“The reason why we as coaches use tempo is to specifically control the athlete. Tempo is an important tool which can not only help the athlete learn the movement, but also develop appropriate motor patterns and body control.”  – OPEX Coach Mike Lee

Tempo, also known as time under tension, is a programming tool that allows the coach to specifically alter and target specific results in a program. Tempo can be used to work the athlete’s position, mechanics, movement progression, metabolism, control, and absolute strength. 

WHAT IS TEMPO?

Tempo is the rate or pace in which an exercise is performed. Essentially, tempo and the way it is prescribed represents how long the muscle or group of muscles is under load or tension. Manipulating tempo can change the complete intent of the training program. Tempo is part of the foundation of CrossFit West Boca

HOW TO READ TEMPO

Let’s take a look at how to read a tempo. Tempo should always be written as a 4 digit prescription like the example below. @42X1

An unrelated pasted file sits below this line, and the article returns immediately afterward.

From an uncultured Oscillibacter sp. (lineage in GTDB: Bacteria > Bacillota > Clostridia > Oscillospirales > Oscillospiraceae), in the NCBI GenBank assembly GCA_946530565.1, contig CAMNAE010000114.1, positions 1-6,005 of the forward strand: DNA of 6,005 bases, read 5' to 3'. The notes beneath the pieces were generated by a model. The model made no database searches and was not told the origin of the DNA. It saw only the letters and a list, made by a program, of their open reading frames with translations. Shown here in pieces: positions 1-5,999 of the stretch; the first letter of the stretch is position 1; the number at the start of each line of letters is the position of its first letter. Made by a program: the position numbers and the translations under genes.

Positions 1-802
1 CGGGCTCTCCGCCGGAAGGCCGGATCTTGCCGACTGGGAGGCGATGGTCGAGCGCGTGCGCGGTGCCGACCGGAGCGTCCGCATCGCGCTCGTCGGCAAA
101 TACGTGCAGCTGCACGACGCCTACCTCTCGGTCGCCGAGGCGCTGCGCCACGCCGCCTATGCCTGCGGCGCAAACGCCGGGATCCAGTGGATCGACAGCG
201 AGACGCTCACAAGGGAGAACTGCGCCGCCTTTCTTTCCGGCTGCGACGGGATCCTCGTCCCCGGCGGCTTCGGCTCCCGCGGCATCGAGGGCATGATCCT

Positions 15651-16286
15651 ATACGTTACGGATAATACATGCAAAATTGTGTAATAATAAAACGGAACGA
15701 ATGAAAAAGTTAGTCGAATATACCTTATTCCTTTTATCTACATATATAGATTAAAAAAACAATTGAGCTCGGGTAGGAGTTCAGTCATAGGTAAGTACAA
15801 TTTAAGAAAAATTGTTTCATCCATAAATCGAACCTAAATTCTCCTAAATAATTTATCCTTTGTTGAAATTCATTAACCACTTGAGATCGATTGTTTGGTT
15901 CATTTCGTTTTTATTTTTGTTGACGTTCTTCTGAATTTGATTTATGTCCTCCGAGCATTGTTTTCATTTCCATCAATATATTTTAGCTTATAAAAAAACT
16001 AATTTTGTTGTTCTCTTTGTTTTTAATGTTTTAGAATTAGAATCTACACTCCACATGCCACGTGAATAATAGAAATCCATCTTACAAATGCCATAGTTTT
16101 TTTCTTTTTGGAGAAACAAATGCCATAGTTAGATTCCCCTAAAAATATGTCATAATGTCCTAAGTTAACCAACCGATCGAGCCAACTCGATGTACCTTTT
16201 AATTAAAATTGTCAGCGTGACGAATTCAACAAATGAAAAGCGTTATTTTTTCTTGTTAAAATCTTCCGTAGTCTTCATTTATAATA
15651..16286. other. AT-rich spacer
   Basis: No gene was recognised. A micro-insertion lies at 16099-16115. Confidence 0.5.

You may be scratching your head at what exactly that means. But let’s break it down.

Digit 1 Represents the Eccentric (Down Portion)

Digit 2 Represents the Isometric (Bottom)

Digit 3 Represents the Concentric (Up Portion)

Digit 4 Represents the Isometric (Top)

The way in which and the amount of time the tempo ‘prescription’ is written changes the intent of the piece. There are four main categories of intent that change depending on the tempo.

Position/Mechanics – By slowing down the movement, you are forcing the athlete to develop an awareness of what the body is doing and should be doing in each muscle contraction or even one specific muscle contraction within the piece.

Metabolic –  If you increase the total amount of time under tension, you increase the amount of work required, which in turn increases the metabolic demand of the actual contraction.

Progression – You can keep the tempo the same for the movement and gradually decrease the amount of time under tension in the sets to force weight progression and advancement.

Control –  Tempo requires the athlete to utilize every muscle in order to meet the demands of the tempo. This forces the athlete to remain in control and develop muscles to maintain it.

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